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Character Development: How Malcolm Merlyn Became The Dark Archer In Arrow “Uprising” 

We’ve been waiting weeks for Oliver to return to Starling City and yet I can’t help but feel that his big comeback episode was less about him and more about another arrow-wielding, hood-clad crusader. Don’t get me wrong, I’m not complaining, I’m always interested and open to seeing characters in a different light and finding out what makes them tick. And this episode didn’t disappoint. Thanks to some early 80s flashbacks, we learned a great deal and finally got to see what made Malcolm Merlyn in to the Malcolm Merlyn we’ve come to know and hate.

Photo Credit: Cate Cameron/The CW
Photo Credit: Cate Cameron/The CW

Merlyn has always been tough and self-assured and relatively fearless. He wears the Archer hood, has no hesitation about killing and ultimately crushes people and cities without flinching. However, he wasn’t always like this. And while training Thea, who is questioning how she’s ended up in this mess with a target on her head, he explains the one moment that changed everything.

Thea: I didn’t sign up for any of this. Assassins. League. No mercy. All I asked for you was to teach me how to defend myself, to never let someone hurt me again.

Malcolm: And now you face people who want to kill you. To prevent that, you must kill them first. It may not be what you signed up for, but make no mistake, it’s what you face right now. Thea, I know it’s difficult, I wasn’t always a killer. The first time, I have never been more frightened or remorseful.

Thea: Then why did you do it?

Malcolm: Because the man I killed murdered my wife.

We’ve long known that the death of his wife, Rebecca, was what sent him on the path of vengeance and “evil,” however, it isn’t until now that we’ve seen pre-Archer Merlyn and it was a real eye-opener. Malcolm has always been a businessman so I just assumed that he’s always been somewhat shrewd and tough and a bit of a force to be reckoned with, but wow, was I wrong. Seeing Merlyn with his bad haircut and cowering manner trying to stand up for himself was like watching the wimpy kid trying to face the schoolyard bully and I have to admit, I almost felt bad for him. He was scared. He was skittish. And he could barely hold the gun without dropping it. This isn’t the tough Merlyn we know. But it was that one incident that sent him on his path to the League of Assassins and ultimately turned him in to the Dark Archer.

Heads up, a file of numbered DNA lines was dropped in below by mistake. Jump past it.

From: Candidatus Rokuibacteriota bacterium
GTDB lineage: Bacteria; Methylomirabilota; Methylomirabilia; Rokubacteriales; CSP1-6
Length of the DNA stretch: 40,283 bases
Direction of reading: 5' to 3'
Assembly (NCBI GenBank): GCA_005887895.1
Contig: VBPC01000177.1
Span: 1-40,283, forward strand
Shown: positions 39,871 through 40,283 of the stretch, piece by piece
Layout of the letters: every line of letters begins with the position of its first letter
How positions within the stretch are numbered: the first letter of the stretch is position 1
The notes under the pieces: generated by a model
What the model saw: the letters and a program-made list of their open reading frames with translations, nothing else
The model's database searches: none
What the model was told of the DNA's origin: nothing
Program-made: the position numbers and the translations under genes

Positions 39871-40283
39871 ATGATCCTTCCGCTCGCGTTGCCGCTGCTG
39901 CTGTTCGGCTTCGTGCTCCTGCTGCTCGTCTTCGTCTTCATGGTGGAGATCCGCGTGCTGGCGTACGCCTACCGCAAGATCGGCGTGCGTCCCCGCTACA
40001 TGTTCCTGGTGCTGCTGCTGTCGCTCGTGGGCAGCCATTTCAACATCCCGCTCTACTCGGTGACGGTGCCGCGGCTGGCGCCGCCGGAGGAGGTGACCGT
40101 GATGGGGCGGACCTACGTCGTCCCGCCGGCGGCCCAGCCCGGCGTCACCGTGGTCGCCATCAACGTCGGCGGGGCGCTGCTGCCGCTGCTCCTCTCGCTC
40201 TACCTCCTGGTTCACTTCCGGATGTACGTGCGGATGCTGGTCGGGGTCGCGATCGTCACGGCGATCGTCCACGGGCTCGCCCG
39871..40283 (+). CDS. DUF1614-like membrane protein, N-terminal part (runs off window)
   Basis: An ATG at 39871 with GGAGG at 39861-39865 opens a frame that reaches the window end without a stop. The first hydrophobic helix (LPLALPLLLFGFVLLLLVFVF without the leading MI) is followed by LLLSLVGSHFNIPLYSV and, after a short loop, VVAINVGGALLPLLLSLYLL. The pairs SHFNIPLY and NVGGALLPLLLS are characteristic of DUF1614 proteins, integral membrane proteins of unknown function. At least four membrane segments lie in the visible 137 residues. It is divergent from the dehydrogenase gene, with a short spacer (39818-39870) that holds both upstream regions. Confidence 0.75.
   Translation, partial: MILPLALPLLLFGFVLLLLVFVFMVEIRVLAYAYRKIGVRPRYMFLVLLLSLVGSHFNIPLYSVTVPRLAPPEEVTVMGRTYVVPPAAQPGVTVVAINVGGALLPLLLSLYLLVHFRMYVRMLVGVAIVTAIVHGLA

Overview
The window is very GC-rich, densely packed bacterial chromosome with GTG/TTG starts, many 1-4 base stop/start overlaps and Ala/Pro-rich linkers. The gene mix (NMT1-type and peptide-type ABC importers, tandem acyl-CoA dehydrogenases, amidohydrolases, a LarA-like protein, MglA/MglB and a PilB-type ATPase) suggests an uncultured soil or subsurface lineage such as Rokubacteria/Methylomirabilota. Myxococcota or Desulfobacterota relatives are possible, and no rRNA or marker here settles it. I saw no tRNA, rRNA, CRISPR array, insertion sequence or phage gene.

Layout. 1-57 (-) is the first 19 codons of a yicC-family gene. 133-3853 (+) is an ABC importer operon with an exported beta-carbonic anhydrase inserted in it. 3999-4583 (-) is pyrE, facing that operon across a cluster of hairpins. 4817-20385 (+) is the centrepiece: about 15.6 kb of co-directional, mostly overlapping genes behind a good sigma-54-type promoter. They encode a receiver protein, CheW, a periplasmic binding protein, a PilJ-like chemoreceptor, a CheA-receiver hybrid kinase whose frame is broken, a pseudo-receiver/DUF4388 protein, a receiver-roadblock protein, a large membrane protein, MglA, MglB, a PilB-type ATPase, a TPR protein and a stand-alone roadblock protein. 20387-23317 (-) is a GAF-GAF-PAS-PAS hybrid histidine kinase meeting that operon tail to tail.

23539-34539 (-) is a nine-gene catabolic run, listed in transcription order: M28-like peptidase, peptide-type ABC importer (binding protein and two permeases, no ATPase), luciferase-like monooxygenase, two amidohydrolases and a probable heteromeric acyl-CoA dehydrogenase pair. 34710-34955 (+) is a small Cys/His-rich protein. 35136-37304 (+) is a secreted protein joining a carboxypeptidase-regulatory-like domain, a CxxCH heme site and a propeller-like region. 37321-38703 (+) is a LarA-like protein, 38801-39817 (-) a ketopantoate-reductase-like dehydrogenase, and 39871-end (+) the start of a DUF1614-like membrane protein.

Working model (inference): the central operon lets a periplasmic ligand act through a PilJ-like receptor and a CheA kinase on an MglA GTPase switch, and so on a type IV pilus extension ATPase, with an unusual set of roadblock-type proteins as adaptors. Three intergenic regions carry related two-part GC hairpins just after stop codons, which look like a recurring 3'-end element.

Photo Credit: Cate Cameron/The CW
Photo Credit: Cate Cameron/The CW

And yet, that alleyway showdown with Rebecca’s not-killer all came back to him in this episode as he learned that her real killer, Brick, is still alive and has claimed control over the Glades. Once again, as he preps to go take on Brick, we see a glimmer of that broken Merlyn, who just wants justice for his wife’s death.

Malcolm: Everything I thought I believed in for the last 21 years is false. My wife’s death remains unavenged….I swore that I would always protect her from harm, but I couldn’t. For years I believed justice had been done. The undertaking was for her. I truly believed I could change the Glades and prevent what happened to my family from happening to anyone else. It’s all been a lie. But now I have the chance to set it right.

Thea: I don’t understand.

Malcolm: I know, because you’re not a killer. But I am.

And so while Laurel, Diggle, Roy, Cyn and Ted take on the Glades, Malcolm uses this opportunity to do what he should’ve done years ago as he faces Brick in an alley that looks an awful lot like the one where he originally took down the not-killer. And again, we see some of that old Merlyn. Instead of arrows, he chooses to use the same gun that killed Rebecca (and many others) to threaten Brick. Call me crazy, but Merlyn isn’t nearly as intimidating when he holds a gun. I feel like once again he was trembling, hesitating and unsure of himself. I don’t know if it’s because this kill represented something personal or if it is simply because he’s more of a sword-and-arrow man than a gun man, but he was definitely different. And it was thanks to that hesitation that Oliver was able to swoop in and deliver some wise good-guy advice.

Arrow: Don’t do it.

Malcolm: You’re too late.

Arrow: Drop the gun, no more death.

Malcolm: That’s easy for you to say, you just returned from the grave.

Arrow: Killing him won’t balance the scales.

Malcolm: When you have killed 503 people including your own son, you tend not to worry about scales. And don’t tell me it won’t stop the pain and it won’t bring her back because you don’t understand. If I had taken care of him back then, it could all be different. The League. The Undertaking. Tommy. Every choice I have made since my wife died.